Cash for Work program employs local Afghan villagers

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Written by U.S. Air Force 2nd Lt. Amy Abbott Thursday, 22 April 2010 18:04

 KUNAR PROVINCE, Afghanistan – Sher Khan, the Yargul Village Chief, signs a contract alongside members of the Kunar Provincial Reconstruction Team to begin a new Cash for Work program. The initiative works with local Afghans who live in the communities surrounding Forward Operating Base Wright to keep trash from polluting the river and piling up in the nearby covert denial grates, which are grates at the entrance and exit of the culvert to prevent the placement of improvised explosive devices within the water ways (Photo by U.S. Air Force 2nd Lt. Amy Abbott, Kunar Provincial Reconstruction Team Public Affairs)

KUNAR PROVINCE, Afghanistan—The Kunar Provincial Reconstruction Team has begun a new initiative to work with local Afghanswho live in the communities surrounding Forward Operating Base Wright, in eastern Afghanistan’s Kunar province, to keep trash from polluting the river and piling up in the nearby covert denial grates.

The Cash for Work program utilizes the Commander’s Emergency Response Program bulk funds and is the first of its kind to be used by the new PRT, who took command March 11.  

 

According to U.S. Army Sgt. 1st Class Christina LeMond, Kunar PRT Civil Affairs Team civil military operations center noncommissioned officer in charge, the program is two-fold.   

“For one, it ensures that the culvert denial is a benefit and not a hindrance to the locals, and secondly, it gave them the tools to help put more money into their village by working to keep it clean,” she said. 

Previous U.S. forces in the area built the culvert denial, a grate at the entrance and exit of the culvert, to prevent the placement of improvised explosive devices within the water ways. Trash running down the river was getting caught in the grate and building up, creating a make shift dam and in turn, flooding out the crops of some of the villages and blocking the water from running its course. 

“If somebody stuck an IED in there, where the kids play, a lot of people would be hurt,” LeMond said. “They’re targeting us but it would hurt them too. That’s what [the culvert denial grate] is primarily in place for, for both of us, but it’s hard to convey that. We’re giving them the tools to also help protect themselves.” 

As the water was building up some of the locals wanted to remove the grates. In this situation, since the excess water was impeding the local’s ability to grow their crops, the PRT commander, along with his civil affairs team and engineers, came up with the idea of utilizing CERP bulk funding. These funds are a specified resource each commander has that can be used in cases that provide help to people.  

The CERP was implemented to give commanders the ability to immediately execute funds, within the programs guidance, to provide tangible results within their areas of operation. In this case, the idea was to give the money to the village elders to employ laborers.  

“Giving the support to the elders empowers the Afghan people, helping enable them to take care of their own village,” said U.S. Army 1st Lt. Joseph Ladisic, Kunar PRT Civil Affairs Team program manager.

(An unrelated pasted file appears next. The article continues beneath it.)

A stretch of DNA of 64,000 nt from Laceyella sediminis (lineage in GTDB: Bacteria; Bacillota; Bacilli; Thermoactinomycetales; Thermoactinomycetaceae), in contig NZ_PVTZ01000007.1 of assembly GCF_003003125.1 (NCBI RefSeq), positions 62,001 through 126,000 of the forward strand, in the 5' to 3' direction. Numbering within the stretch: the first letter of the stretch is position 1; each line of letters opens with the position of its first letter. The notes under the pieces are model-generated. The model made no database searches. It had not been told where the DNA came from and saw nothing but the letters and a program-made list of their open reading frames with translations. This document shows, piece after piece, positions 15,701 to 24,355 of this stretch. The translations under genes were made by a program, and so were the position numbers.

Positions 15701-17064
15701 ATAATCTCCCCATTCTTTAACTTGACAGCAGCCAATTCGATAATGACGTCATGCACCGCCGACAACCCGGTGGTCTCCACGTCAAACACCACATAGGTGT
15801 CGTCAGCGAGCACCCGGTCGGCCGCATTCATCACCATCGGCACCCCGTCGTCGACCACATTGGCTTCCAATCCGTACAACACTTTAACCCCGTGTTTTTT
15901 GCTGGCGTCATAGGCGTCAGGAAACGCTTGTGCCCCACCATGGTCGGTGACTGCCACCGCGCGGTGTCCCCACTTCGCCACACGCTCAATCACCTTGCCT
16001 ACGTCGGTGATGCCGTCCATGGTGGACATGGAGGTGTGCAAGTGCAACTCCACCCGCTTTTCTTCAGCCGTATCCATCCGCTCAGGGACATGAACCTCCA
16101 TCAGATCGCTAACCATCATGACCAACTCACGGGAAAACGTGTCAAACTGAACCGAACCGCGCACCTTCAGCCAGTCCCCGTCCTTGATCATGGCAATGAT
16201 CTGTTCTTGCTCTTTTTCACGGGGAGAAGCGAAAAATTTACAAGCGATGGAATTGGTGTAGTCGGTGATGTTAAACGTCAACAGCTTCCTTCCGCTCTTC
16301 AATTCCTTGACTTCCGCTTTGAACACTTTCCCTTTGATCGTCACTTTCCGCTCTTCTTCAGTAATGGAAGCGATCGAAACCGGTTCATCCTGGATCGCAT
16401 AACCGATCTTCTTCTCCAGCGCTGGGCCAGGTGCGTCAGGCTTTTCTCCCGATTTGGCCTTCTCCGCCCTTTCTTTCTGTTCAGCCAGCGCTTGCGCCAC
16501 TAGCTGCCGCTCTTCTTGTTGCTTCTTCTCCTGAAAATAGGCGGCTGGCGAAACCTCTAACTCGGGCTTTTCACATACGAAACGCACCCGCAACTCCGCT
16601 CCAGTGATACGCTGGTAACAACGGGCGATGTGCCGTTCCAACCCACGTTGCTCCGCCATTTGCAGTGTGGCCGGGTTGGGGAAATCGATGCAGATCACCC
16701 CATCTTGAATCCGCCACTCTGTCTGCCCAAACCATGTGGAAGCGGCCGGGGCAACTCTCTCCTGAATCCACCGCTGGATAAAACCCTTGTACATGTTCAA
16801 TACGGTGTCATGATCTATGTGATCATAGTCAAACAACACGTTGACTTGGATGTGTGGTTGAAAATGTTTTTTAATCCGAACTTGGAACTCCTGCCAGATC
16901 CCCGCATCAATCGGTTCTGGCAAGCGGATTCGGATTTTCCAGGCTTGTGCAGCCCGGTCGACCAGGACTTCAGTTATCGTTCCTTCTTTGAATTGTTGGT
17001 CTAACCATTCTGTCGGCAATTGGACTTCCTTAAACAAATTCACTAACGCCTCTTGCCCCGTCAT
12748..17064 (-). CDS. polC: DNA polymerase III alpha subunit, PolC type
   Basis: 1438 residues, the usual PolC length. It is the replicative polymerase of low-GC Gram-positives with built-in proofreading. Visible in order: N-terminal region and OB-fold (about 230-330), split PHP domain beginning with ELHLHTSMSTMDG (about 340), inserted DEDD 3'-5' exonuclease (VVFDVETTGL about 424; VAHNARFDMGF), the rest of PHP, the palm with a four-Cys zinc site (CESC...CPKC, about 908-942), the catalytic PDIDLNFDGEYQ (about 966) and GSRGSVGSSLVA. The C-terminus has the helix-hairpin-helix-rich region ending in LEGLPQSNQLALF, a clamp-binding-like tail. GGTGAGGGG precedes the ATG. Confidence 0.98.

It also allowed the money to be dispersed throughout the village, and not just to one hired person or contractor. LeMond met with the elders and proposed the plan. The elders later returned with a list of workers and supplies they would need to complete the job.  

“They were very, very appreciative once we worked out the details,” LeMond said. “At first they thought we were going to tell them how to do their jobs. Instead, we want to keep it as transparent as possible. We want everybody to see that the money is going to the elders and let them figure it out and come up with their own plan.” 

Additionally, since this is the first project of its kind this team has implemented, they will continue to visit the villagers to make sure they are satisfied and try and get feedback on how the program working. 

“From what I gathered they were very pleased,” Ladisic said. “They were excited we are taking an interest in them and trying to help them better their village.” 

Many of the more than 100 local workers on Camp Wright come from the nearby villages. According to LeMond, continuing to build good relations with our neighbors is the base’s first line defense. 

“In our general area, the villagers around here are very appreciative,” LeMond said. “They thank us every day, every time they see us. Now, we just want to continue making the relationship better.” 

“They know when things are going to happen,” Ladisic added. “Hopefully they will help us in turn like we are helping them.” 

In addition to Cash for Work programs, which include cleaning trash from the nearby university, several other relationship building projects are in the works.  

For LeMond, her next mission is to check in on the local school kids, where they are going to school and making sure that the buildings built for them are actually being utilized by them. The civil affairs team will also be continuing a pen pal program between the children here and children in the U.S. a previous military unit had been running. 

 

 

Last Updated on Thursday, 22 April 2010 18:10